Political Science Students Seeking Accreditation
Association to Hold Vote on Downtown Campus
The group representing political science students at Concordia is pushing for provincial recognition with more representative rights and privileges, and will need to garner 400 to 500 votes from fellow poli-sci students.
Jason Poirier Lavoie, president of the Political Science Students’ Association (PSSA), compared the accreditation process to the unionization process.
“You become a union—the university has to acknowledge your existence, has to acknowledge you’re the voice that represents your members,” he said. “So if I were accredited, and I were to go to my department or the administration and say ‘I speak on behalf of all [political science] students’—I do, I just do.”
If the vote passes, the association will gain new privileges, he said.
Accreditation would guarantee a furnished office space that executives would have full access to during the university’s business hours. PSSA’s current office space is too small, according to Lavoie, and isn’t good for productivity.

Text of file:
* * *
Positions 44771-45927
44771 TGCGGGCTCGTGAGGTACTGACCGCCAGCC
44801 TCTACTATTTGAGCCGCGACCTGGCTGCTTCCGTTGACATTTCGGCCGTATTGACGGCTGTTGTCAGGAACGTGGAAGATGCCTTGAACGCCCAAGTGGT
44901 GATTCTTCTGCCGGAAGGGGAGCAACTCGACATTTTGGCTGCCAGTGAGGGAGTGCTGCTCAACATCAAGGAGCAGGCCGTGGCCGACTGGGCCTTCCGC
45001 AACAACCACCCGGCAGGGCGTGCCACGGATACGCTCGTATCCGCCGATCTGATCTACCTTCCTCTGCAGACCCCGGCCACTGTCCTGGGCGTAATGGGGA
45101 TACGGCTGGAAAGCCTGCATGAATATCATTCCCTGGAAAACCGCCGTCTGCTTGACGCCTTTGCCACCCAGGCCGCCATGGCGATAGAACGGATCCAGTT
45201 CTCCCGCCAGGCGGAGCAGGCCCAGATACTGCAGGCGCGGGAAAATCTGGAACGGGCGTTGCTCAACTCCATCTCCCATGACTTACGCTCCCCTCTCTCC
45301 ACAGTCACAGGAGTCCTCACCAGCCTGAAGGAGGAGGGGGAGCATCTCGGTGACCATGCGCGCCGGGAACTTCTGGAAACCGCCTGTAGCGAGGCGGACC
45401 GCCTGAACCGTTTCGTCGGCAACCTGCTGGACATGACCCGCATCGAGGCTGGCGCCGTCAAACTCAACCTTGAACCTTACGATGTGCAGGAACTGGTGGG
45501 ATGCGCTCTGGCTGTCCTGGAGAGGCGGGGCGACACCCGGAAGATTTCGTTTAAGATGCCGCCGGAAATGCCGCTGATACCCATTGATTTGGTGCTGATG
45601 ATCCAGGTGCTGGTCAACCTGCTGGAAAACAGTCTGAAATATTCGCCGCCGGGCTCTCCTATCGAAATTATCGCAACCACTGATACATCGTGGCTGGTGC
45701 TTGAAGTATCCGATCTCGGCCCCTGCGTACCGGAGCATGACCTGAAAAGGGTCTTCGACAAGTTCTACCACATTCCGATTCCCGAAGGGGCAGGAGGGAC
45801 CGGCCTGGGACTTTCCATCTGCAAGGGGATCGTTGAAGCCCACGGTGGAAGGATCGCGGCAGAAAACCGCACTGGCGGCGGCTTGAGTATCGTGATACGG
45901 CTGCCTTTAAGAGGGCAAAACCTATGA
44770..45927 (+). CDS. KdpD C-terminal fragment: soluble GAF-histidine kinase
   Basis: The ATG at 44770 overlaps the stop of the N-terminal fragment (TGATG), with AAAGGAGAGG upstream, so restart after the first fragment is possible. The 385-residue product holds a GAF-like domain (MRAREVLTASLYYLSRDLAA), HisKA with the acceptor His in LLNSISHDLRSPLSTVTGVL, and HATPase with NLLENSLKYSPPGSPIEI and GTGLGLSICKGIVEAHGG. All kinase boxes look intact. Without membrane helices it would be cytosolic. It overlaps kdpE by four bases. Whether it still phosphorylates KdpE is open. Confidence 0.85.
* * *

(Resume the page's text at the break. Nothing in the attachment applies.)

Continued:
They would also gain full access to the contact information of all political science students, which will help improve communication.
“Our members can expect tangibly to be more informed, to have access to events faster,” Lavoie explained.
They can also expect higher standard and more accountability, he continued.
In order for the vote to pass, they need 25 per cent of political science students to approve.
There are about 1,800 students in the department, but only about 1,000 of them might care to vote, according to Lavoie. He blames this on the fact that many students use the program as a stepping stone to get into other programs, and therefore don’t participate in its political activities.
This translates into a need for 40 to 50 per cent of the 1,000 voting students to participate, something, Lavoie said, had “never been done before.”
He added that the PSSA is also “pushed around” despite how large they are.
“ASFA takes cuts into our budget freely, parts of this university don’t listen to us,” he said. “As the largest membership, we have a lot of concerns to improve the academic curriculum, but no one listens to us. We’re often pushed aside.”
The Liberal Arts Society (LAS) also had a vote to get accredited in November, which passed, according to LAS president Aloyse Muller.
“I think its good that more associations at Concordia are getting accredited,” he said. “Realistically, every association should get accredited.”
There will be class-to-class campaigning to raise awareness for the PSSA vote, which will be taking place between Jan. 25 and Jan. 29.